It is important to consider some distinctions in retirement interests and the way they are divided in a divorce. A Qualified Domestic Relations Order (QDRO) is commonly needed so that both spouses can have separate interests in a retirement account without problems associated with tax penalties and early withdrawals.
The QDRO process involves the two spouses, their attorneys, the court and the plan administrator. Sometimes, an additional person is involved, if the attorneys outsource the drafting of the QDRO to a third party. Each party and their attorney must approve a QDRO draft, the court must sign it, and the plan administrator must pre-approve (early in the process) and implement (late in the process) the QDRO.
Oftentimes, the asset that is divided by the QDRO is a 401(k) account or pension that neither party plans to tap into for many years. In that case, the time involved in processing a QDRO is of minimal concern. However, when one or both parties needs to liquidate some retirement funds to pay debts or purchase a house, it is a problem that the process takes so long. The benefit of the long process, though, is the ability for the spouse receiving a share of the other spouse’s account to cash out their share without tax penalty.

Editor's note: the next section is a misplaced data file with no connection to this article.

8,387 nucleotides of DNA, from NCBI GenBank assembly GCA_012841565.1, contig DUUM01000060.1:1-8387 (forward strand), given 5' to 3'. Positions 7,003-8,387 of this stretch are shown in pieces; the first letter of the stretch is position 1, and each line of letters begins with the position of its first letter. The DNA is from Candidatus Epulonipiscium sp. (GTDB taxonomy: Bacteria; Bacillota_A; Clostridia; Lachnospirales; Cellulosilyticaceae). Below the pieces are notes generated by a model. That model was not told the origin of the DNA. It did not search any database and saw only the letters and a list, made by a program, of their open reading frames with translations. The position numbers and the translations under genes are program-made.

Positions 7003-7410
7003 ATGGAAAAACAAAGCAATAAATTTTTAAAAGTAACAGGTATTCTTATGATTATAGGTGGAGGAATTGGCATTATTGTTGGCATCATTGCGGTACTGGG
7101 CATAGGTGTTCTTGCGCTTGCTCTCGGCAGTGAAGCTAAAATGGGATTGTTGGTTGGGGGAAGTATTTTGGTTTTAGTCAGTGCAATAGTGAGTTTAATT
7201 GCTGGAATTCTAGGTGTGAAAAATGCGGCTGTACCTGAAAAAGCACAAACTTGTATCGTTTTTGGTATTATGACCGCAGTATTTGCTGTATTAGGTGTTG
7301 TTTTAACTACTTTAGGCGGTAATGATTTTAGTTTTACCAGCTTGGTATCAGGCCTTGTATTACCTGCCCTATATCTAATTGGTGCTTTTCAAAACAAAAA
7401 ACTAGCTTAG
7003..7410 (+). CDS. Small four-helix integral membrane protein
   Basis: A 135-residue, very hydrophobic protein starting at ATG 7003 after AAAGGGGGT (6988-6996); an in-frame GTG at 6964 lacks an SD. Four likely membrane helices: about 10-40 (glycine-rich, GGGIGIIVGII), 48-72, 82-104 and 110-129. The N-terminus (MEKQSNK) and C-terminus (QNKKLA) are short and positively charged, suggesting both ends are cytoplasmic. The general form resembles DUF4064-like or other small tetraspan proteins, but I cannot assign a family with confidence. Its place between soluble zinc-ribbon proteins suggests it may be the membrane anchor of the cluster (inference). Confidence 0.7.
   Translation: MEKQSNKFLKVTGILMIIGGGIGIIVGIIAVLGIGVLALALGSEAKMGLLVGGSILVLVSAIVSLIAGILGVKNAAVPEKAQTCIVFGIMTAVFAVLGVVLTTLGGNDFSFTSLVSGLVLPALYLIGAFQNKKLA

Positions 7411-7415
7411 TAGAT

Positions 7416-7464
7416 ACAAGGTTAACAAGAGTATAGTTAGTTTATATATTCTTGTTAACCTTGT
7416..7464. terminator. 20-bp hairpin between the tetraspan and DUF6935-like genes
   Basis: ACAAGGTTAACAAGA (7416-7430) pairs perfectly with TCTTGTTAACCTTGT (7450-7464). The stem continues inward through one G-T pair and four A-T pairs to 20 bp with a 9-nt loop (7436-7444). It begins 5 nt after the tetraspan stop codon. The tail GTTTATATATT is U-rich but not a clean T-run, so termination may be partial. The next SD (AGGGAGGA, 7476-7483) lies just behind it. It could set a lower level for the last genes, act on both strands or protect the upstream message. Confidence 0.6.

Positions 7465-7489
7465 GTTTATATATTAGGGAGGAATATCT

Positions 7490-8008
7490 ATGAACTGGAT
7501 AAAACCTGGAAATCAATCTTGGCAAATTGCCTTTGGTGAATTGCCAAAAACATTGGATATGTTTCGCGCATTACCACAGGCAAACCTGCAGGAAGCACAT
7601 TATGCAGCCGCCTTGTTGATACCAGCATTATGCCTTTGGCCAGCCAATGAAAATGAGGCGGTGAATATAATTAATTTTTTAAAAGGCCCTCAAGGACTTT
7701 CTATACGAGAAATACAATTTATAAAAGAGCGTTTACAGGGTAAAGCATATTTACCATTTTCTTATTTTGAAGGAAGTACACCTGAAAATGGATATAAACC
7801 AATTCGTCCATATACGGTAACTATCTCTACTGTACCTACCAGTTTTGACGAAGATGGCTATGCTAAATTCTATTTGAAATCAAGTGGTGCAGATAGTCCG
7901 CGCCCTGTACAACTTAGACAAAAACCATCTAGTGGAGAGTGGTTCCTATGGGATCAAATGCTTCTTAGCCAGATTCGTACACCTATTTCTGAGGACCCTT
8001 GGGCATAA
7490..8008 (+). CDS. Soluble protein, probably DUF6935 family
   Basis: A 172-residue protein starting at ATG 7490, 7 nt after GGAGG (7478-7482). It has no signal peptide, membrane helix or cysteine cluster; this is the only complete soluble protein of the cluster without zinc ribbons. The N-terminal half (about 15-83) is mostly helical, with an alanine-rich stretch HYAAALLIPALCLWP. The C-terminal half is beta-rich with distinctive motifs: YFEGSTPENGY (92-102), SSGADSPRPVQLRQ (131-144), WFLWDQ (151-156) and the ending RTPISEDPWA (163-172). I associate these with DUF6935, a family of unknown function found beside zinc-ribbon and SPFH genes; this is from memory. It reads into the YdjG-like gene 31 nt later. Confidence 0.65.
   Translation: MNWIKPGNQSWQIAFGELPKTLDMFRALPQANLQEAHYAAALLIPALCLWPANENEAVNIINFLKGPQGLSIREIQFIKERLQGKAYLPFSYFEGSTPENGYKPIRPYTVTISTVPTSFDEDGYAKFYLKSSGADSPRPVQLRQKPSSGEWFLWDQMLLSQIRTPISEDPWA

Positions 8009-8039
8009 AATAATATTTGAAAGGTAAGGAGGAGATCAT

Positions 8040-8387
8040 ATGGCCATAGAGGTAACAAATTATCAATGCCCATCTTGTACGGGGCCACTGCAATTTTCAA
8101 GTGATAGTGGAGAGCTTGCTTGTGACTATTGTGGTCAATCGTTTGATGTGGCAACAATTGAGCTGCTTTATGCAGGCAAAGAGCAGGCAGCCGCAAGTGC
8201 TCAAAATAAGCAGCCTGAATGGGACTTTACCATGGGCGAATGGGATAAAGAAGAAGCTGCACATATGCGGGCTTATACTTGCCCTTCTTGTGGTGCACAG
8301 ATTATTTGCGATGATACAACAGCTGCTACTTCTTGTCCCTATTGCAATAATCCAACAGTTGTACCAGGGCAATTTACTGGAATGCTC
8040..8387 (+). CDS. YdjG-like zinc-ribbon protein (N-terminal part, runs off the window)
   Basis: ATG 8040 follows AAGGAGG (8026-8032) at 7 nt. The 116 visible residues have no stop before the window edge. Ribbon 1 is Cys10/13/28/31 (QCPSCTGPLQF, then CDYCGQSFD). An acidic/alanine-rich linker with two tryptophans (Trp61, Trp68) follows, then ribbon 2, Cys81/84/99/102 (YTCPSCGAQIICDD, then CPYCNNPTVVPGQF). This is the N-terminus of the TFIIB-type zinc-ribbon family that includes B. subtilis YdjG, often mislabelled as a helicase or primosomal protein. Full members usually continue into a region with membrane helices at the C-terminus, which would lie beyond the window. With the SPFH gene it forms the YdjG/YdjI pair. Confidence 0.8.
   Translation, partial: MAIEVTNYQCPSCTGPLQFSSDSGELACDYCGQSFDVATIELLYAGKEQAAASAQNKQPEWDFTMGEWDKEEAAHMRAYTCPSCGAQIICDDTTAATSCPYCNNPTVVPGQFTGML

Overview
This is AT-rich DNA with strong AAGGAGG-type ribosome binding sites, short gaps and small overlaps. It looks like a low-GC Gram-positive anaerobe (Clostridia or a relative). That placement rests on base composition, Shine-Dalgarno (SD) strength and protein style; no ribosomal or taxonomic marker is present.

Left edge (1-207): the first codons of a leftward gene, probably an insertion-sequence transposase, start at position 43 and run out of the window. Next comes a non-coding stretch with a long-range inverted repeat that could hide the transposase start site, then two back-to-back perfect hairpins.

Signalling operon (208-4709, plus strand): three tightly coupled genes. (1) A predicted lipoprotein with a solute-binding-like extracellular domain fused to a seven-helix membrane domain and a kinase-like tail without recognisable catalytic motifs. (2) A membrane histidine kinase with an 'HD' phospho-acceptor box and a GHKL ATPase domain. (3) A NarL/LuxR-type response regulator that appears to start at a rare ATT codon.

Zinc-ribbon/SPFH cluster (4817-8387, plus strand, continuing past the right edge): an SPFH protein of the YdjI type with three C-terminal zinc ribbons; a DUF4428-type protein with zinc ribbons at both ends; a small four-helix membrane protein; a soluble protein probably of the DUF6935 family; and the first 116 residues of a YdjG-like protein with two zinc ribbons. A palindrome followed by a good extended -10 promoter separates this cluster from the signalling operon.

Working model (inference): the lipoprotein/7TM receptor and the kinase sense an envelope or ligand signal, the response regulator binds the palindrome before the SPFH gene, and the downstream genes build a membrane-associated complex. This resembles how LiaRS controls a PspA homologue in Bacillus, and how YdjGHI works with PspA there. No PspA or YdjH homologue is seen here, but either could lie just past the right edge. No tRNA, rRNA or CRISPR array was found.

When the parties are dividing an IRA (individual retirement account), a QDRO is not necessary. The bank should implement the division as set forth in a court-signed decree. If one or both parties cashes all or part of the account, most of the time, there is an early withdrawal penalty.
Consequently, the division of an IRA provides a time advantage, but a tax disadvantage; and the division of a 401(k) or pension provides a tax advantage, but a time disadvantage.